An article I read on the dwindling built heritage of Macau got me thinking once again on the role of cultural heritage in the urban environment of up and coming global cities. Too often these days, centuries old buildings rich with craftsmanship and architectural detail, and social and cultural history have either been decimated in favor of a new row of generic glass towers to appeal to huge multinational corporations or super luxurious new attractions to entice that elite group of tourists. The speed of contemporary development has often prevented thoughtful development. Skyscrapers and brand new towns go from the drawing board into construction at record times all over the world in the hopes of outdoing the competition in the next city.
In this age of lightening speed technology, communications, construction and global competition, after studying this phenomenon for years and years now, I am convinced that governments of nascent global cities (by that I mean cities that are on the verge of taking a prominent place on the world's stage and becoming a key player in the global economy - like Dubai was 20 years ago) need some sort of guidelines or caveats as to how to develop an urban environment that is progressive, competitive and advanced and yet still respectful to local cultural heritage. For many of these cities, they need to realize that their architectural history is not an impediment to becoming a global city, it can be an advantage.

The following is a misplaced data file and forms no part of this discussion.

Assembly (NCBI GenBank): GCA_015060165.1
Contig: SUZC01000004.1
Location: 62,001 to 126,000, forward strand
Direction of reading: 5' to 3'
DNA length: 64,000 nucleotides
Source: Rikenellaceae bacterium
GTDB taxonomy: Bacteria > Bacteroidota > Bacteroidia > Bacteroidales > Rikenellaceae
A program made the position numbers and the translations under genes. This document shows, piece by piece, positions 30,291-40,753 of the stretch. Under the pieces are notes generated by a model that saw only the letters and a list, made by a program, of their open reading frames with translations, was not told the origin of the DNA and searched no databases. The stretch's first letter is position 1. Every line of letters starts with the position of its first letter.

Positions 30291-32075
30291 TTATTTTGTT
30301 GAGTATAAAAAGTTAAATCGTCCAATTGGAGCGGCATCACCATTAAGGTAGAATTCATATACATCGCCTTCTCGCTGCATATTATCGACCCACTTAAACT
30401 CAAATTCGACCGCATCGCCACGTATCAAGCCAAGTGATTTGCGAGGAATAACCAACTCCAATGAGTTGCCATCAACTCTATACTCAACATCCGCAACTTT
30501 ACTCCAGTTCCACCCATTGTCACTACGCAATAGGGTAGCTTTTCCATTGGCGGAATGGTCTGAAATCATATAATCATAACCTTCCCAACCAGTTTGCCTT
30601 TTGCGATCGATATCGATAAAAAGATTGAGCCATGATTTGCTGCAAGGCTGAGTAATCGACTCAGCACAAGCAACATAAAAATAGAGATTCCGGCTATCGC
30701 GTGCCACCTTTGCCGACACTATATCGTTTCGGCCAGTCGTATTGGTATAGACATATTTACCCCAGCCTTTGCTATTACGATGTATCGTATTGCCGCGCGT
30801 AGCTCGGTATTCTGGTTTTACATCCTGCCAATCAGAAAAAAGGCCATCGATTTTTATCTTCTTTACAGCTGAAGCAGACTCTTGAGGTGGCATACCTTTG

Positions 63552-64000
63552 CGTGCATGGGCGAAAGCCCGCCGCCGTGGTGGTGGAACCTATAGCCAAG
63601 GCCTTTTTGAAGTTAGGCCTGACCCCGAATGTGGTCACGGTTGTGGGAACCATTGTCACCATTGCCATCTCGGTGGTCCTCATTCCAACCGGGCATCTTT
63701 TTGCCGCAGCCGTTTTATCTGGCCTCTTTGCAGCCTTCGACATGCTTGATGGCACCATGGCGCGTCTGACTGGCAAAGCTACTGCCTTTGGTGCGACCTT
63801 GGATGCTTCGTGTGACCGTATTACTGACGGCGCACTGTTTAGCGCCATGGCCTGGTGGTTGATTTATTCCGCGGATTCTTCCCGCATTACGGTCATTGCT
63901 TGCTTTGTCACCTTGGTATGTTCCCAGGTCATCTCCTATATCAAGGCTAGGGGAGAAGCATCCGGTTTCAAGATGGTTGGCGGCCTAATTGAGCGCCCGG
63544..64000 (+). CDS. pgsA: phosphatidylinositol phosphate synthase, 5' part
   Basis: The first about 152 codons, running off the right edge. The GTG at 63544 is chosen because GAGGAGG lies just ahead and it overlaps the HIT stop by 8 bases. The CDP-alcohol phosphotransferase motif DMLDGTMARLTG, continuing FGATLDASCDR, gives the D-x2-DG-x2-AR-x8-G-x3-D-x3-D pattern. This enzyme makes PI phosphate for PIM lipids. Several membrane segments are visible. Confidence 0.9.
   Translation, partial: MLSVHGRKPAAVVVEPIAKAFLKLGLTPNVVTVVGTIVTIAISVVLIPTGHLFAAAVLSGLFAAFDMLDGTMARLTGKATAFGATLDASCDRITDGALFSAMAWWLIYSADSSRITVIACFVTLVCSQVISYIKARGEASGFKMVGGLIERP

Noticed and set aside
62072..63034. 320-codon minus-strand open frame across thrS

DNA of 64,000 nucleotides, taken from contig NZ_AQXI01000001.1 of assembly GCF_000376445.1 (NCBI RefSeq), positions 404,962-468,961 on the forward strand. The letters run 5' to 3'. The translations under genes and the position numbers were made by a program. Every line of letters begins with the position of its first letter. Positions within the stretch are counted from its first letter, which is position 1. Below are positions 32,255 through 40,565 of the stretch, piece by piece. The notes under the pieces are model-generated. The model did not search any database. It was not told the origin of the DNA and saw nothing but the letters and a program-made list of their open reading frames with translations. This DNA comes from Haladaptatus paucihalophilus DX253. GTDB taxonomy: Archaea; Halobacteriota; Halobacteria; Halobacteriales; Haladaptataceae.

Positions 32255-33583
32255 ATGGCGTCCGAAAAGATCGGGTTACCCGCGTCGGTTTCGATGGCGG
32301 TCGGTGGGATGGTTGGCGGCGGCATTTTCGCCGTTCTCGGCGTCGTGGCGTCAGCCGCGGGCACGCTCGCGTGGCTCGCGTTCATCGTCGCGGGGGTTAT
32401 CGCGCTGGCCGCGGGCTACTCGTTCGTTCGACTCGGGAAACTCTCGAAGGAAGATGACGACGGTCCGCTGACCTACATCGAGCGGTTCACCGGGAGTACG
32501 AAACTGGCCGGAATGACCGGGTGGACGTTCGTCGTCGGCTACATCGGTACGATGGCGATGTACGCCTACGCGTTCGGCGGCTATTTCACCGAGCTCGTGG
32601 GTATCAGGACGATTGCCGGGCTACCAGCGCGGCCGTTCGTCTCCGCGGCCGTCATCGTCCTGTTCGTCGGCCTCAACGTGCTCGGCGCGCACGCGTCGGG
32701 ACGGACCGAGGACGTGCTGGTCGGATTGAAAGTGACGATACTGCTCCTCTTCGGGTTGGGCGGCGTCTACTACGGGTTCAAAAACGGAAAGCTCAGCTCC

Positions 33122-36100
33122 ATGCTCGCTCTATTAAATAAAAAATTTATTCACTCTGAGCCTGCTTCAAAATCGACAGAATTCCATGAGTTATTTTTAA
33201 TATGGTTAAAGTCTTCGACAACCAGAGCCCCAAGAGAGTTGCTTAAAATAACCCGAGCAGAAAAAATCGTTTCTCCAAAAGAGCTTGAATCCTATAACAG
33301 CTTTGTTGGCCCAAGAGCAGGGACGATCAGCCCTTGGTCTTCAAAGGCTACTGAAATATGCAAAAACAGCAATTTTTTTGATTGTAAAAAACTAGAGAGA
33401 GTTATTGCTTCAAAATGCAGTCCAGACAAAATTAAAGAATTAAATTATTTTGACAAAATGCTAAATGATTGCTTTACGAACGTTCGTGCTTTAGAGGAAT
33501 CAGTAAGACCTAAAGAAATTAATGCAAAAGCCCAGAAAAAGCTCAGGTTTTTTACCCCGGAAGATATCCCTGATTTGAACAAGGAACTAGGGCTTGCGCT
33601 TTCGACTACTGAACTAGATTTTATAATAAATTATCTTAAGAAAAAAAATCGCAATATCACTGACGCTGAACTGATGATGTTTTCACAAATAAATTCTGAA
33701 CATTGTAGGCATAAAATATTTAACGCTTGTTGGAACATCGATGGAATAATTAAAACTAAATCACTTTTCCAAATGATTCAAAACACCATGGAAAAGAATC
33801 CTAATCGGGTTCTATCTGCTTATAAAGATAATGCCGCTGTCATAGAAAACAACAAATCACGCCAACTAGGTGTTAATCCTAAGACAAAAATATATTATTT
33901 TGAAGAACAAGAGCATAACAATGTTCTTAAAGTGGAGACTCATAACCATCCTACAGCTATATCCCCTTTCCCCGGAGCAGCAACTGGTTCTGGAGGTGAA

- Cities that are embarking on becoming a more influential player and stakeholder in the global economy and thus are going to undergo a dramatic transformation of their urban environment should at first take the time to develop a comprehensive urban strategy that allows for the construction of new infrastructure and at the same time promotes and protects your built heritage.
- Built heritage can be an economic driver
- Don't be so consumed with chasing FDI and tourists that you forget your obligation to your own citizens.
- Authenticity matters.
Qianmen, a centuries old shopping street with all its extraordinary buildings and in its place recreated an inferior Disneyland-like substitute. Perhaps that is a better alternative to historic sites that have vanished all together? 30,995 historic sites on an incomplete list from 1982 of 225,000 sites have already disappeared in China. According to He Shuzhong, of the Beijing Cultural Heritage Protection Center, "The last 20 years have been the worst time for cultural heritage site protection with rapid development. It is even worse than in the Cultural Revolution."
When development happens in a blink of an eye, local governments have to partner with local cultural organizations, businesses, entrepreneurs, architects, urban planners and other experts so that there can be an more engaged, robust dialogue as to how a global city should be developed, designed and built. There has to be a smarter way of countering this endless pattern of cultural destruction then hasty reconstruction in so many cities. Thoughtful more holistic strategies to urban development must be developed far in advance and not as an after thought.